Brett Lawrie was once a darling in fantasy baseball circles. He was supposed to be the next five-tool guy at a position where those guys are scarce. Alas, Lawrie has never lived up to the hype, due in large part to an inability to remain healthy. If you tend to believe that staying healthy is a skill, then being wary of Lawrie is entirely understandable. But can the move to Oakland's natural grass surface lend itself to better overall health for the oft-injured infielder? Steamer seems to think so, as Lawrie is currently projected for career highs in games played (130) and home runs (17). For a guy who has shown the ability to hit double-digit totals in the power and speed categories, Lawrie is a guy we should at least do some research on. I need to find out for myself if he is worthy of a later pick.
What is intriguing about Lawrie is his consensus rank at FantasyPros. He is currently the 240th player selected on average, which is a rock-bottom Round 20 average draft position (ADP). That is dirt cheap for a guy who carries 2B and 3B eligibility in some leagues. And cheap for a guy who can theoretically hit home runs and steal some bases (though he made 0 attempts last season). He's being taken as the 25th third baseman at the moment, sandwiched between such luminaries as Martin Prado and Lonnie Chisenhall. No offense to those two guys, but that's pretty flipping cheap!
So what's to love besides the ADP and the positional eligibility? Last year, his HR/FB ratio spiked to 14.5 percent, which was Lawrie's highest mark since his very brief rookie season. It's interesting because Lawrie has historically been around the league average in this department, and last year's mark of 14.5% is more in line with that of a home run hitter. Please see the chart below (courtesy of Fangraphs) for a general guide:
Lawrie is at 11.6% for his career, but last year's mark was well above the previous two years, which were 9.0% and 9.6% respectively. So this is intriguing, but I'm also taking it with a grain of salt given his career average.
Now for the speed component. Once touted as a five-tool guy, Lawrie has failed to live up to his billing. He's only attempted 29 stolen bases in his big league career, and was successful on a paltry 14 attempts. I'm no math whiz but if he goes 1 for 1 to begin 2015, that's a 50 percent success rate. Which is pretty darn horrible. When you consider that Lawrie attempted zero steals in 2014, I believe it's safe to assume that the days of him stealing 13 bags (2012) are way in the rearview mirror. Steamer does project 7 steals, for what it's worth. But even that mark isn't a whole lot to get excited about.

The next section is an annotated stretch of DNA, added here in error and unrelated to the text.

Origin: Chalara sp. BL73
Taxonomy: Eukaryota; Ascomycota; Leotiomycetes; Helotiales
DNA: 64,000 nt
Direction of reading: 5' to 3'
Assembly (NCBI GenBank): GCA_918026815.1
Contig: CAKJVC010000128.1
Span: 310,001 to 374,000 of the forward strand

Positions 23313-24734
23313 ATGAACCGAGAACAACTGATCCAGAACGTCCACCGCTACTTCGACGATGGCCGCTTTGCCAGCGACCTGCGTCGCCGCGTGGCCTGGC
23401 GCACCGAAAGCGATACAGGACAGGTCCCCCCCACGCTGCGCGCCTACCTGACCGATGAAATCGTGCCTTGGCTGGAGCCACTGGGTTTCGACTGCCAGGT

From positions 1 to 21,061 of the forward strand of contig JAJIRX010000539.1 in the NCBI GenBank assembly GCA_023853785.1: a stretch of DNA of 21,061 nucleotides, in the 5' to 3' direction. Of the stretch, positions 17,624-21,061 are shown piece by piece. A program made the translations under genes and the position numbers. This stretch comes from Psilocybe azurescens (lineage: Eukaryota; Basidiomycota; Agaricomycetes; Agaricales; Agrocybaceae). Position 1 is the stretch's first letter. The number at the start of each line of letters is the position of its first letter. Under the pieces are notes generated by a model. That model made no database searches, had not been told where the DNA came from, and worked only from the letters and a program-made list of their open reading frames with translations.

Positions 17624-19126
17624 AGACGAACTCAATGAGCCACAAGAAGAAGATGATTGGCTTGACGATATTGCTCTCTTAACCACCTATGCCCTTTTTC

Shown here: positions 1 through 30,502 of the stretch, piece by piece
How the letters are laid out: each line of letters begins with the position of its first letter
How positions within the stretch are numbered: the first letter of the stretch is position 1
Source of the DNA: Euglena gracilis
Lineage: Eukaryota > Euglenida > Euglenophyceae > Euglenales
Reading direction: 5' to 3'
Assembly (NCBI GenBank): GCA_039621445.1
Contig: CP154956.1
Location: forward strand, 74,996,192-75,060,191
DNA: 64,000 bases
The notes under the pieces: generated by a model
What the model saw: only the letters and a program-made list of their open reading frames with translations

Lawrie's 2014 splits were a little concerning. He's carries a .264 batting average versus righties and is at .265 versus lefties in his career. However, in 2014 he really struggled against lefties to the tune of a .197 average, but was right in line with his career norm at .263 versus righty pitchers. That dragged his overall batting average down to .247, and is concerning for a guy who is pretty league average in the on-base percentage department. If this trend continues and Lawrie is a drain on batting average while also not running a whole lot, I'm afraid you are solely dependent on his power stroke finally arriving if you are looking for value. And that seems a dicey proposition.
I recently participated in two auction drafts to kick off my own fake seasons. Lawrie was a name called towards the end of both, and a player I hoped to land as a cheap bench bat--in the hopes that he might finally remain healthy, hit some home runs, and maybe steal some bases. Unfortunately, Lawrie was too highly sought after by a few managers, and his price was a bloated $9 in one league. I was able to snag him for only $4 in the other, however, and that is about as high as I care to go for a guy who hasn't shown any consistency to me. In summation: Lawrie is intriguing, but paying an expectant price for his services is not a strategy I would advise heading into 2015.